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UK Construction Week Releases New Diversity Guide
If you’re planning on having a stand at this year’s UK Construction Week event for the built environment (taking place between October 9th and 11th), then you should get yourself a copy of the organisers’ new equality, diversity and inclusion guide to make sure you don’t tread on any toes.
The new guide has been devised with the help of a steering committee made of representatives across the industry who come to the show, including the diversity manager at Willmott Dixon, the senior planner at Balfour Beatty, and the diversity and inclusion director at the Royal Institute of Chartered Surveyors.
There’s an exhibitor code of conduct included in the new guide if you are going to be exhibiting this year – and it could certainly be worth a read. It includes information on stand designs and themes, as well as the staffing of these stands themselves. You are now being actively encouraged to think about the different mix of members of staff you put on the stand, covering gender, ethnicity and age. If they don’t represent the diversity of your company, you should be prepared to explain why this is.
There are also warnings contained within regarding your stand theme being inappropriate or non-compliant with the event’s equality, diversity and inclusion policy – and if you do run into trouble, you may not be allowed to open your stand.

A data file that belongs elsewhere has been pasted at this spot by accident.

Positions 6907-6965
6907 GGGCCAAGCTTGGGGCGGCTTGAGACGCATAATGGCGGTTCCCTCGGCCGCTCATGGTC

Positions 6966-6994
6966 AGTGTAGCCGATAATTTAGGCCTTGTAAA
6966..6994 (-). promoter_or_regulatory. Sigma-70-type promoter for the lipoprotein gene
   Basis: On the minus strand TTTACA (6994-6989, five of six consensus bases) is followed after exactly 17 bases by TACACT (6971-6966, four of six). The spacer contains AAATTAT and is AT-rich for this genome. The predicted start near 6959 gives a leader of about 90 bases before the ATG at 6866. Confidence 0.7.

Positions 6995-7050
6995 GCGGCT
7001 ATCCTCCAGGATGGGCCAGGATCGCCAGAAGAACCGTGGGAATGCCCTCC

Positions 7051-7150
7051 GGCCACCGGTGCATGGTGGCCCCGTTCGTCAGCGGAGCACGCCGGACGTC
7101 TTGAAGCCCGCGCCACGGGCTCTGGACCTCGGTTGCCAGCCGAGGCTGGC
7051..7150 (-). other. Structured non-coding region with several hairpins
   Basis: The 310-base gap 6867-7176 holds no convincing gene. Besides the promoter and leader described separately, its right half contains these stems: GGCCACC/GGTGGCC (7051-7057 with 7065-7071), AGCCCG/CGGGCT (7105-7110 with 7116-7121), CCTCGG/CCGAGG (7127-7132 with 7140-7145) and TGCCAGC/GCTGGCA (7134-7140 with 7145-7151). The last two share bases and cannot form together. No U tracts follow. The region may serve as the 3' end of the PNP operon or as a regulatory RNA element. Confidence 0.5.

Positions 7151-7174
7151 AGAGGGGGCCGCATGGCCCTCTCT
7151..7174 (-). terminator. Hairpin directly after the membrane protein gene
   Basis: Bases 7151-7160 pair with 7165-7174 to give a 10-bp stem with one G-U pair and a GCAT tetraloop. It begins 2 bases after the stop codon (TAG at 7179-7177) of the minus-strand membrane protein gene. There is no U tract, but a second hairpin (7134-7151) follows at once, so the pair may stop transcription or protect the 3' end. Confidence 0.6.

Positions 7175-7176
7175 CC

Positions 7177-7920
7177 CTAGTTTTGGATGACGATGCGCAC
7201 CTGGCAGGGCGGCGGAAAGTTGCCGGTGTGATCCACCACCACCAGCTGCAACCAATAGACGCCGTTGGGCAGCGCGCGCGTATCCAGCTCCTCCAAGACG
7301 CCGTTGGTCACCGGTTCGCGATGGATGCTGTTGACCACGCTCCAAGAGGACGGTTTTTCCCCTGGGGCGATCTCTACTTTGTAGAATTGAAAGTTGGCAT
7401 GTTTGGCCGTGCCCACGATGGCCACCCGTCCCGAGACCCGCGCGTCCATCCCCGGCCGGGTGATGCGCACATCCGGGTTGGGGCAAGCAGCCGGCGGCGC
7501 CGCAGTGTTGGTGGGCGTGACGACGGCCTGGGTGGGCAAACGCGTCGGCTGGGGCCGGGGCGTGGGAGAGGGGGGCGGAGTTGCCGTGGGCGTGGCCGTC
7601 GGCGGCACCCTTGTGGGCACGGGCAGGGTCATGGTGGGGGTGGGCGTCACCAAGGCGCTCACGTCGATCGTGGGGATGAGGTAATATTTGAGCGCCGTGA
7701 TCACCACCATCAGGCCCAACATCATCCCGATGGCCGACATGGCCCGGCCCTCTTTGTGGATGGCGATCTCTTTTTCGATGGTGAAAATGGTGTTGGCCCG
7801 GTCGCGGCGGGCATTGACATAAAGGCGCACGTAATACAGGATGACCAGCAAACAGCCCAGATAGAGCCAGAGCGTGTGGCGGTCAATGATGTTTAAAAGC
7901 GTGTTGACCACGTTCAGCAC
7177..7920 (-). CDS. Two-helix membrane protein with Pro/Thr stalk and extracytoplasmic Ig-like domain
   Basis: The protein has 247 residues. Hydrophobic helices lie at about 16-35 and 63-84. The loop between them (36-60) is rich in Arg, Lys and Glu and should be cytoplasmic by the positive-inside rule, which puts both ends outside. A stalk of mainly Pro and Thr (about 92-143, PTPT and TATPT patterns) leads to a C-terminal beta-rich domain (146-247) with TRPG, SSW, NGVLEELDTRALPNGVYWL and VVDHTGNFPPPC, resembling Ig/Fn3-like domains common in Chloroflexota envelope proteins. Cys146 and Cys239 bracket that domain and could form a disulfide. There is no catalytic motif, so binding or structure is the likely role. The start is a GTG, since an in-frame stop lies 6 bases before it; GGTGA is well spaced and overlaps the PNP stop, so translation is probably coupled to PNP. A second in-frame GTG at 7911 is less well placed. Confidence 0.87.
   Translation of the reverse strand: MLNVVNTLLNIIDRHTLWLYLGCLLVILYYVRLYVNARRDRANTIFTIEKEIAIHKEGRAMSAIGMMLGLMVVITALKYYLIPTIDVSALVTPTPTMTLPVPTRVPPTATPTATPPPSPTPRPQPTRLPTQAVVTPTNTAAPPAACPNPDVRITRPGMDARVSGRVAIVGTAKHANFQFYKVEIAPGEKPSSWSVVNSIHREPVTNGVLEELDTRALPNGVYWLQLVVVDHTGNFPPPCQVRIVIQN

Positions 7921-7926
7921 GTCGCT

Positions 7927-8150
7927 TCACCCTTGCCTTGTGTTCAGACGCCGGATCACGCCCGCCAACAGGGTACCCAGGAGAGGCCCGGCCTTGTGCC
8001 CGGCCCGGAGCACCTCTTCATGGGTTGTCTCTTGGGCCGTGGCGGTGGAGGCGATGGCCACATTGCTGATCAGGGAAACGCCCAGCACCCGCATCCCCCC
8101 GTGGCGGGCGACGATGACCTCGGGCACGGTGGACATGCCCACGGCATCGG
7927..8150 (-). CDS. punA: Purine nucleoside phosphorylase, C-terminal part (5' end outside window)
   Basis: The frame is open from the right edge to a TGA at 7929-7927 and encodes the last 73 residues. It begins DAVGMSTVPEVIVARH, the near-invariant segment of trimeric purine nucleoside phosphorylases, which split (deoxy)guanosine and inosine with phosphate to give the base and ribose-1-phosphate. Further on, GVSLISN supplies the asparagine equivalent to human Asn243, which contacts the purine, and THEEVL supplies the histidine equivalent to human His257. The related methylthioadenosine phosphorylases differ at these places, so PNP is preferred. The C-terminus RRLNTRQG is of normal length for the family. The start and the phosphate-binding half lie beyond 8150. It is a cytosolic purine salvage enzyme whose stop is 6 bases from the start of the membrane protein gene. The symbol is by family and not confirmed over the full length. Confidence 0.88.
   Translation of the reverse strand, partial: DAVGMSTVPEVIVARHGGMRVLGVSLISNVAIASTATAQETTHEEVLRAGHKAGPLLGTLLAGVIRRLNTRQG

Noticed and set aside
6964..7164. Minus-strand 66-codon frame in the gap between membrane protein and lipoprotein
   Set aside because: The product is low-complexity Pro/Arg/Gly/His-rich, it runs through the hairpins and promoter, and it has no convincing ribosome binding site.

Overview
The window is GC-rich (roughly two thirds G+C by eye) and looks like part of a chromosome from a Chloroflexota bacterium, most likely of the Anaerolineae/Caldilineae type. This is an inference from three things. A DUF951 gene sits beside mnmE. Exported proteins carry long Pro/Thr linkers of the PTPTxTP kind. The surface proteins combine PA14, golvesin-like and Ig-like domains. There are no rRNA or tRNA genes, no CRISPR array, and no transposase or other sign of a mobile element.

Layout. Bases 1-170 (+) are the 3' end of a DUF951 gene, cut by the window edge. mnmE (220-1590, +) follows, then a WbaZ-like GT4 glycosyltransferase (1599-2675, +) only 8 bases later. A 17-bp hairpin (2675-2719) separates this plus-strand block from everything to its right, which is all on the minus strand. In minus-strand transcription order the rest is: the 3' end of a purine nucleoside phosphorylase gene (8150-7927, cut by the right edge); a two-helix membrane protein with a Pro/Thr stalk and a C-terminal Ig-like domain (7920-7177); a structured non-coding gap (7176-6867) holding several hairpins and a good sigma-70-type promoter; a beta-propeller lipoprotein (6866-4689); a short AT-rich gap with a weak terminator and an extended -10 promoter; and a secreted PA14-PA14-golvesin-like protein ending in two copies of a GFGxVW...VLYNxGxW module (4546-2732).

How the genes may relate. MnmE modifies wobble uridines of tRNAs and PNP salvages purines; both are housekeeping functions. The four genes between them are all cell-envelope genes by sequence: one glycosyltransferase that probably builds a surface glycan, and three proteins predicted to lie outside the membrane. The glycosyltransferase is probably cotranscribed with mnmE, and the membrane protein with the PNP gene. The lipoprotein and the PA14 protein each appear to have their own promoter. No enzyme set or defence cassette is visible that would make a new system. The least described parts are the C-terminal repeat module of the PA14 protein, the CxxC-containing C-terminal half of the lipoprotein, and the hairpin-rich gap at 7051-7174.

“No-one can deny that the construction sector has more work to do in this area than most. The business case is clear, the moral case undeniable, so now is the time. It is for this reason UK Construction Week has made a commitment to change and to promote the benefits of diversity for the advantage of the whole construction sector.
“We have always promoted a very strong and diverse conference platform, but now we’re looking at the exhibition too. I think UK Construction Week can play a pivotal role in highlighting those who are making great strides in balancing out inequality in our industry, to demonstrate best practice and to inspire others.
“We should use this event as a celebration and an opportunity to challenge ourselves to make that commitment to achieving minimum requirements and demonstrating on-going progression,” director of UK Construction Week Nathan Garnett said.
The event ran into trouble in October last year, with publisher and events company Media 10 forced to issue an apology for using female actors in Vegas show girl costumes to present awards and pose for photos with visitors.
According to Dezeen, industry leaders and architects questioned the wisdom of this particular strategy – using women to sell products and so on in a sector that is already finding it hard to promote equality.
Mr Garnett commented on this earlier this week (February 12th), saying that they did get it wrong last year and as a result faced a storm of criticism on social media.
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